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1548 - 1624
Appearances: Sengoku Musou (2)

Nene was the daughter of an Oda retainer named Sugihara Sadatoshi. She is sometimes called 'O-ne' and was granted the title of 北政所 Kita no Mandokoro in her later years. The latter was a rank given to her by the Imperial Court after her husband, Toyotomi Hideyoshi, had risen to power as the ruler of Japan. Nene was admired by both her husband, Toyotomi Hideyoshi, and Hideyoshi's original daimyo, Oda Nobunaga. European accounts from the Sengoku-Jidai claim that the latter once wrote a letter to Nene stating that, "Hideyoshi would never find another woman like her."*

As the wife of Hideyoshi, Nene is most famous for being one of his closest aides and confidantes. Because she was the daughter of a samurai, she had many familial connections that netted Hideyoshi several retainers. Among these retainers were Sugihara Ietsugu (Nene's uncle), Kinoshita Iesada (Nene's brother), and Asano Nagamasa (Nene's brother-in-law). The last of these characters would serve as an important official in Hideyoshi's later administration.

Although Nene did not produce any children for Hideyoshi (she was probably barren), she was known to have been an intelligent woman who, at times, advised Hideyoshi on matters of governance. When Hideyoshi gained a large fief in Omi following the defeat of the Azai and Asakura, he exempted the residents living in his headquarters at Nagahama from paying taxes, but afterwards reneged on giving his citizens special tax privileges. Nene, however, protested Hideyoshi's second decision and, as a result, Hideyoshi later repealed it and extended tax benefits to his civilians again.** On other occasions, Nene probably gave Hideyoshi advice on civil affairs as well. It is also recorded that Hideyoshi frequently wrote letters to Nene to tell her about how his campaigns were going. Hideyoshi did this after his invasion of Sassa Narimasa's territory in Japan's Hokuriku region and after his campaign against the Shimazu, and probably during other times in his career.***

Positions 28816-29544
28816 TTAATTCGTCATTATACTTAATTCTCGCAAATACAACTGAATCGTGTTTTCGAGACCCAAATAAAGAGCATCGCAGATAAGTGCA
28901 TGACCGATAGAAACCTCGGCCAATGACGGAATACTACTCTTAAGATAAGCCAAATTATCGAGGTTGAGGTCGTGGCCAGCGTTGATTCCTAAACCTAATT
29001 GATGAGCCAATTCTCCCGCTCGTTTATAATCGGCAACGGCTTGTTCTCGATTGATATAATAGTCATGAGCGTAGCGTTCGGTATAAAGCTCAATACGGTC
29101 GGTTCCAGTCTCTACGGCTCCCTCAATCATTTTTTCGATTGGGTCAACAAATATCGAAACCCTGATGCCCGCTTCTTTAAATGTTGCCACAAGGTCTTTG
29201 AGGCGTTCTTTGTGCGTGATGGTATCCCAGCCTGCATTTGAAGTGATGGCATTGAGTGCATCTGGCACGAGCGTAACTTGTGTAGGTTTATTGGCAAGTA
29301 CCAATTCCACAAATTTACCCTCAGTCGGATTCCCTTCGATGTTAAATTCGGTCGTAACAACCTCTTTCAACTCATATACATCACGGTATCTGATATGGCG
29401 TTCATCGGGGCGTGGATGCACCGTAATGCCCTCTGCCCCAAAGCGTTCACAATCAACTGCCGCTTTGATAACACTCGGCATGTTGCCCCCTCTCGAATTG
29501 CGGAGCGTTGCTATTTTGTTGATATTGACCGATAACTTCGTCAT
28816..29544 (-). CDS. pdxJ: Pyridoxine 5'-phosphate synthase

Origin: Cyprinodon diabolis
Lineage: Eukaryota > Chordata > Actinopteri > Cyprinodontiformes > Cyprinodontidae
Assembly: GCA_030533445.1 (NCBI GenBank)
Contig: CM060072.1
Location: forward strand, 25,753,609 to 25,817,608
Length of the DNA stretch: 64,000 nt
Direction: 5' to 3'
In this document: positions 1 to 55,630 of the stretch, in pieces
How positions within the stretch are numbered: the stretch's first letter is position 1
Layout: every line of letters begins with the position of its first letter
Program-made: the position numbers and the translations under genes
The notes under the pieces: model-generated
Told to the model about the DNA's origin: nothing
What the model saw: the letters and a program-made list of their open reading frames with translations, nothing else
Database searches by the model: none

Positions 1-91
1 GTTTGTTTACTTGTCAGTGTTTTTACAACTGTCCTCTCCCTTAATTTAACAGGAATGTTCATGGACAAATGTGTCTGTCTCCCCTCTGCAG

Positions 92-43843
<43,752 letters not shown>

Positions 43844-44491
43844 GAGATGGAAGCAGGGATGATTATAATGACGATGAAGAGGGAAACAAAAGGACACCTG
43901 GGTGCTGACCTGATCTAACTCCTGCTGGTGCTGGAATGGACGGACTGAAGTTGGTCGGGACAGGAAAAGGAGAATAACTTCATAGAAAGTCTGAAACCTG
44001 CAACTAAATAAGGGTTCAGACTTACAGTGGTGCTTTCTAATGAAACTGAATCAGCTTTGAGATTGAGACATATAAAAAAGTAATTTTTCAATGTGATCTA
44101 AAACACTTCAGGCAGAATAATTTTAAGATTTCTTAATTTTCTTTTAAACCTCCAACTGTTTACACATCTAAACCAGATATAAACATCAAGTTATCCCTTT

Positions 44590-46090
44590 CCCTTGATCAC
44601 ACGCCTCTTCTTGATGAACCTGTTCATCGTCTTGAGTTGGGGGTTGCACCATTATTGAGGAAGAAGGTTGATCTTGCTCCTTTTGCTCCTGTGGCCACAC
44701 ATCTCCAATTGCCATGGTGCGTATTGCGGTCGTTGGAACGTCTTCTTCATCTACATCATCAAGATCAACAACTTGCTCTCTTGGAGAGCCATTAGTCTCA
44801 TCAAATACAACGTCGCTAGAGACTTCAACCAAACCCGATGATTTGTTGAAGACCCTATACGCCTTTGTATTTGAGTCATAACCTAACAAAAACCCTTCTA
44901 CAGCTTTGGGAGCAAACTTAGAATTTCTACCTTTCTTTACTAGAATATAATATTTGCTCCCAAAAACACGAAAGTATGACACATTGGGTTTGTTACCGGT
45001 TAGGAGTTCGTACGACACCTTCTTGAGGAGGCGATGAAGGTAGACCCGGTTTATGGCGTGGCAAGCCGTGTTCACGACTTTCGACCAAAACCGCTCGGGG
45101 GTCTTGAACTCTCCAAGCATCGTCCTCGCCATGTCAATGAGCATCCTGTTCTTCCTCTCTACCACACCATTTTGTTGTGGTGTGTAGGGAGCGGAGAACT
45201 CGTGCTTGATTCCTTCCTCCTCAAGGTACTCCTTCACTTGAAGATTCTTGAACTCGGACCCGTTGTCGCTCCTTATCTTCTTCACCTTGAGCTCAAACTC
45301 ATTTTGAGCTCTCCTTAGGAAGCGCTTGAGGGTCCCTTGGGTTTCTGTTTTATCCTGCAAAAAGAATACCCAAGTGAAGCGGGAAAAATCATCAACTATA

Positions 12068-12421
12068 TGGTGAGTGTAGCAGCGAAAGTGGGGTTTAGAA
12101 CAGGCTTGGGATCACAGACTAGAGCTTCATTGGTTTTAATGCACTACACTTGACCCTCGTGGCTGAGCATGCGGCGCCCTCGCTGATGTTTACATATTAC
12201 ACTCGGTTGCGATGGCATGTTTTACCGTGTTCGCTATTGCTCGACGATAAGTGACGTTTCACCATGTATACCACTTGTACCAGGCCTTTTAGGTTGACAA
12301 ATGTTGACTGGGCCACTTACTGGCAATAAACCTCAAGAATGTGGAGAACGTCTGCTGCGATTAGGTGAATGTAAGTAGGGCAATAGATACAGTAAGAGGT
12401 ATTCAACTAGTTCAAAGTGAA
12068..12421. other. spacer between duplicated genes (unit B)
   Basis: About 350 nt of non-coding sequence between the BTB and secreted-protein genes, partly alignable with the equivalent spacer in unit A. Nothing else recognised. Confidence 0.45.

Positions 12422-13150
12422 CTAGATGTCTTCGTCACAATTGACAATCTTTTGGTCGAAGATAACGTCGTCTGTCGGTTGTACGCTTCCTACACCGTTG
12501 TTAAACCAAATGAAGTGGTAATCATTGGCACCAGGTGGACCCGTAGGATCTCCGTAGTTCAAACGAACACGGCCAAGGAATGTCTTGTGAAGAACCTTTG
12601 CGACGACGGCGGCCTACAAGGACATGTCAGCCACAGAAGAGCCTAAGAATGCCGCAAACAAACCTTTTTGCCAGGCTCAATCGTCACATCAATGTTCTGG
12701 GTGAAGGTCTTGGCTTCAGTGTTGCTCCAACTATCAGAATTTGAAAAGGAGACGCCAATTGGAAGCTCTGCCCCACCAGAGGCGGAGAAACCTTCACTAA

When Hideyoshi unified Japan, Nene often went with him to attend parties. Nene was courteous and respectful to her guests on every occasion. and when the Emperor of Japan, Go-Yozei, came to Hideyoshi's mansion with his entourage in 1588, Nene freely distributed a plethora of gifts to Hideyoshi's visitors. Nene worried about Hideyoshi often when he was on his deathbed. Eventually, as Hideyoshi was on his last throes, she even petitioned the Imperial Court to sponsor a sacred dance ritual to pray for and expedite Hideyoshi's recovery.

Though adored, Nene often found herself competing with other women for Hideyoshi's attention. In the aforementioned letter from Oda Nobunaga to Nene that was quoted above, Oda Nobunaga also noted that Hideyoshi was somewhat dissatisfied with Nene. Whilst the love between Nene and Hideyoshi was probably reciprocal, Hideyoshi still took up several concubines for himself because Nene could not bear for him any children.

There are rumors (albeit unconfirmed) that during the Sekigahara campaign, Nene had taken a pro-Tokugawa stance. Other rumors say that before she was married to Hideyoshi, Maeda Toshiie, an Oda and Toyotomi vassal, used to have a crush on her.

*(They Came to Japan: An Anthology of European Reports on Japan by Michael Cooper, page 93)
**(Source: Hideyoshi, Mary Elizabeth Berry, pg. 53)
Biography created by: SlickSlicer